& DEAN RADER
& CHRIS HAVEN
perhaps you swam to Michigan
jumped off the ferry in sweet, freezing anticipation.
or maybe you snuck through the bottom,
the open border where the lakes aren’t hugging
the land with their wet wings.
perhaps you rode a horse to Michigan
across the Mackinac Bridge at night in late
February, the branches of the White Pines white
as the sky is cold, your heart never galloped so fast
so hard, you never felt the darkness pull your reins.
perhaps you are a ghost in Michigan
floating from peninsula to peninsula
following the worst weather, logging every complaint,
collecting them for the day that the snow, and everything
beneath it, will be unpacked.
The air in Minnesota is the color of histories forgotten,
then erased, like boats and bogs, like dusty green,
like summer cement splashed with water. Minnesota tastes like
Kirby Puckett, like 38 hanged Dakotas, like two Indian ponies
off the highway to Rochester. It tastes like F. Scott burning
Benjamins in the Mall of America. Minnesota air sounds like
Prince’s guitar, like opening Grain Belt, like cutting wheat,
like the moment when Garrison Keillor stops talking, like
what happens when everything needs to be cleared away.
What do you think the wind is for? What do you think all
those lakes are for? Or the sky above or all those birds
who pick away what’s left, because we all arrive at our time
to go. Because there is another Minnesota being kept
on ice, deep below the soil layers of the mollisols,
alfisols, and histisols, where something warmer waits,
the source of rivers, because the next Minnesota will surely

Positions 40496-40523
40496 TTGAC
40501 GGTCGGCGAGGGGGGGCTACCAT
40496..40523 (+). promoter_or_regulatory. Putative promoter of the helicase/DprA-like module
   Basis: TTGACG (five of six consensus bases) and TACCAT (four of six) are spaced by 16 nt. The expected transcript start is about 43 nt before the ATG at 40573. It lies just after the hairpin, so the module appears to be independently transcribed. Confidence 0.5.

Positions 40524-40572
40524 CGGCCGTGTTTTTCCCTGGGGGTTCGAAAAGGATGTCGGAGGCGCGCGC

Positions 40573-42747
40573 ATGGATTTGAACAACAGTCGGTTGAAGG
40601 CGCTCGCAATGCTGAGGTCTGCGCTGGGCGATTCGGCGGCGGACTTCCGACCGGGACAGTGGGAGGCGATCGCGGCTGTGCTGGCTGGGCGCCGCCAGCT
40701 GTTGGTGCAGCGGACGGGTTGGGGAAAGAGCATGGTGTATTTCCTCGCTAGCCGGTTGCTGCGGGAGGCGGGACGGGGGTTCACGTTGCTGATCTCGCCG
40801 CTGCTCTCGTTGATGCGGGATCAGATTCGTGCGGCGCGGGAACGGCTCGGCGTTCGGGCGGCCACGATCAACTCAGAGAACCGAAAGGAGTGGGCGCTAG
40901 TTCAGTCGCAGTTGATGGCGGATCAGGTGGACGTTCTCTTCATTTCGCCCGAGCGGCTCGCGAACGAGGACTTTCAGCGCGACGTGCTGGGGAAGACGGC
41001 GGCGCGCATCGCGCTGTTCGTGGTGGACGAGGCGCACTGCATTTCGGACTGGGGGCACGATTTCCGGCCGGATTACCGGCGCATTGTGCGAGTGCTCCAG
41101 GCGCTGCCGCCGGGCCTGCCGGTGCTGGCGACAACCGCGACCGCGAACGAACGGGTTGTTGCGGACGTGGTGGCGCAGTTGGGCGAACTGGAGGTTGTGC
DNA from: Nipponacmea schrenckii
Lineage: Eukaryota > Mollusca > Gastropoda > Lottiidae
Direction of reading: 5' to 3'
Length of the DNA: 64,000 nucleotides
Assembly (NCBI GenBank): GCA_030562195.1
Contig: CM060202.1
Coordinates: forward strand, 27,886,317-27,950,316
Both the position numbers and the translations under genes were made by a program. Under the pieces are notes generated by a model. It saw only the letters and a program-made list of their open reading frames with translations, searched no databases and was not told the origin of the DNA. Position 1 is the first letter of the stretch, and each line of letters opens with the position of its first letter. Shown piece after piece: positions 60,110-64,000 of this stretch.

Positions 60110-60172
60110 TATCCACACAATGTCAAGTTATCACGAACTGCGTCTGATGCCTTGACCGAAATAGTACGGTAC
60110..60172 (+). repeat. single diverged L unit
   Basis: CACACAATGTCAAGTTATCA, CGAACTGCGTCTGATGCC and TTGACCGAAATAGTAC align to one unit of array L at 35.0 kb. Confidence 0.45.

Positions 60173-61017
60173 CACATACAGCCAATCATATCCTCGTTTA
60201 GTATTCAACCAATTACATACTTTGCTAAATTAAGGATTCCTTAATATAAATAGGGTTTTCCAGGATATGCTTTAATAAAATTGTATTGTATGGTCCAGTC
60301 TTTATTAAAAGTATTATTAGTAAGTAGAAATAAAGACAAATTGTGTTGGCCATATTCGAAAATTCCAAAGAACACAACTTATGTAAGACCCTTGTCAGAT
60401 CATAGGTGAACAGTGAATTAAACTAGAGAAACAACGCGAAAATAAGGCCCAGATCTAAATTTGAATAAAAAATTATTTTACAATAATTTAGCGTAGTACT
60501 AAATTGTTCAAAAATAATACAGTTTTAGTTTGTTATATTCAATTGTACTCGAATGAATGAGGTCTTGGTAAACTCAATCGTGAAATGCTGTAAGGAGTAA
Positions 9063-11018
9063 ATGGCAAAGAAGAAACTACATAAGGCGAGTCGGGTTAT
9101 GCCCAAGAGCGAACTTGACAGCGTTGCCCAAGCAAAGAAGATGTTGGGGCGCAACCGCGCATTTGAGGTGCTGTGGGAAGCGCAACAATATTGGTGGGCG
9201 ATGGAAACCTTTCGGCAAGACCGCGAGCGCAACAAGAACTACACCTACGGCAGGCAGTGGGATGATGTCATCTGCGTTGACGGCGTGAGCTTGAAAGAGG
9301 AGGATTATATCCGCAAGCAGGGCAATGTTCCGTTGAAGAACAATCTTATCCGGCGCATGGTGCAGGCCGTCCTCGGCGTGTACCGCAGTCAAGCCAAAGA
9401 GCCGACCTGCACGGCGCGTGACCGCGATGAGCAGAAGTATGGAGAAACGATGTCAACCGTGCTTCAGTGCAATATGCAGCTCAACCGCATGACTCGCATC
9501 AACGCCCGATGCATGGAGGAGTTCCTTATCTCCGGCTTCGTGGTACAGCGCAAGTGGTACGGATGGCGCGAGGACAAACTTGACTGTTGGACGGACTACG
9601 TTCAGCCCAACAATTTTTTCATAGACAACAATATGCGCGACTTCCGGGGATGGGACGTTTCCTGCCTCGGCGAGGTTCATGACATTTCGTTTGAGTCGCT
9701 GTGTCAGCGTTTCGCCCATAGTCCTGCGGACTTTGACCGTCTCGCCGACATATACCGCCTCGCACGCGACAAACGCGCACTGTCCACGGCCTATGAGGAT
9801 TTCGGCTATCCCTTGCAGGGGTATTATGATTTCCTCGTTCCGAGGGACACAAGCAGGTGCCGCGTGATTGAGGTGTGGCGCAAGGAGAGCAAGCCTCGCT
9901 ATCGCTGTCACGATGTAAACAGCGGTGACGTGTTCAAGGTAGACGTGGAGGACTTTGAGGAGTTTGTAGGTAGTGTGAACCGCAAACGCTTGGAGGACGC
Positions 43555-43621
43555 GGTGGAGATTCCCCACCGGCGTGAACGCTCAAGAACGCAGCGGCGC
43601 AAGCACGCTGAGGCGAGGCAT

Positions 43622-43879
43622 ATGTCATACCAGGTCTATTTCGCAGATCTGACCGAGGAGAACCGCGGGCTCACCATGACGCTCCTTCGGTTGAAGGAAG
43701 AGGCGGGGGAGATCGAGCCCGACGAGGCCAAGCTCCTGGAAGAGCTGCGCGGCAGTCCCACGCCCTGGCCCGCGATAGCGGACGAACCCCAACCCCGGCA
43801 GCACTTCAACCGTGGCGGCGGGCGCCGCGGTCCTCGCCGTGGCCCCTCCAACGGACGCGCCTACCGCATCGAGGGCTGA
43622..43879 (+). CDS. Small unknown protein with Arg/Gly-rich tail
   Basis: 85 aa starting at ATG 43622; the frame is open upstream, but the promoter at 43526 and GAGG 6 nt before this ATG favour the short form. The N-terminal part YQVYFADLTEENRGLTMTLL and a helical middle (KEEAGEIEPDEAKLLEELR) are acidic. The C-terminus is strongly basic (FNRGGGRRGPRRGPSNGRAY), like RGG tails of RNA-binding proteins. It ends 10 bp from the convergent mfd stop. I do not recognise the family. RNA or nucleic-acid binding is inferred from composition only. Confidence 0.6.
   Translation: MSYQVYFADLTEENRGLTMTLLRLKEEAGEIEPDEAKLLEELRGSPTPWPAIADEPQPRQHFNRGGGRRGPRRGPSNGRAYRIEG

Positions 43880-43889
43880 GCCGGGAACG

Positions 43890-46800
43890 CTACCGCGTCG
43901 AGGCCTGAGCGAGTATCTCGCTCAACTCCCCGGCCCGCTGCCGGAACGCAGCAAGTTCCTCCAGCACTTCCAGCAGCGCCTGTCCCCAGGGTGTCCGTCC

come from seeds we forgot we planted. Minnesota will sprout
10,000 second chances. It will water itself from the spout
of the Arrowhead, sky-tinted, cloudy water, and we will
Scotch-tape it back together, plant a giant thumbprint into
its landscape, re-form Lake Itasca, and from it, the River
will flow again, winding like a stray piece of twine from the Largest
Ball. Let us do it again and again. Let us join hands and sing
to the North Star. Our tune will carry until the water freezes.
It will be oh so Nice.
California has decided to start living
more intentionally, put out all these fires,
maybe start Pilates, see someone
about the shaking in this one hand
that invented so many new shades
of forest that even the border forgot,
and California has put in paperwork to change
its state song, because “I Love You,
California” is too much of an ego stroke.
You can love yourself, but at what expense.
California put the Sierras on the market,
and I might offer over asking. A little sweat
equity, a new paint job, some solar panels,
and it will be ready to go on the market
as its own country. All it wants is for you
to want it. What would you give to live in an
idea? What would you pay to feel about a new
land the way you used to feel about this one?
JEAN PROKOTT's work has appeared in Quarterly West, Midwest Gothic, and RHINO, among others, she is a recipient of the AWP Intro Journals Award, and was a finalist for RHINO’s Founders’ Prize. Her poetry collection received third place in the Cathlamet Prize for Poetry with Ravenna Press and was a finalist for the New Issues Poetry Prize with New Issues Poetry and Prose. She is a graduate of MSU Mankato's MFA program, holds a Master of Science in Education, and currently teaches in Rochester, Minnesota.
DEAN RADER has written, edited, or co-edited 11 books including Self-Portrait as Wikipedia Entry (Copper Canyon), a finalist for the Oklahoma Book Award and the Northern California Book Award. Most recently, he co-edited They Said: Contemporary Collaborative Writing and Native Voices: Poems, Craft, and Conversations. Dean writes regularly for The San Francisco Chronicle, The Huffington Post, BOMB, and The Kenyon Review. At present, he is collaborating with the calligrapher Thomas Ingmire on a series visual/textual projects. He is a professor at the University of San Francisco and a 2019 Guggenheim Fellow in Poetry.
CHRIS HAVEN’s poetry has appeared recently or is forthcoming in Blackbird, North American Review, Denver Quarterly, Atticus Review, Mud Season Review, Fence, and The Southern Review. He teaches writing at Grand Valley State University in Michigan.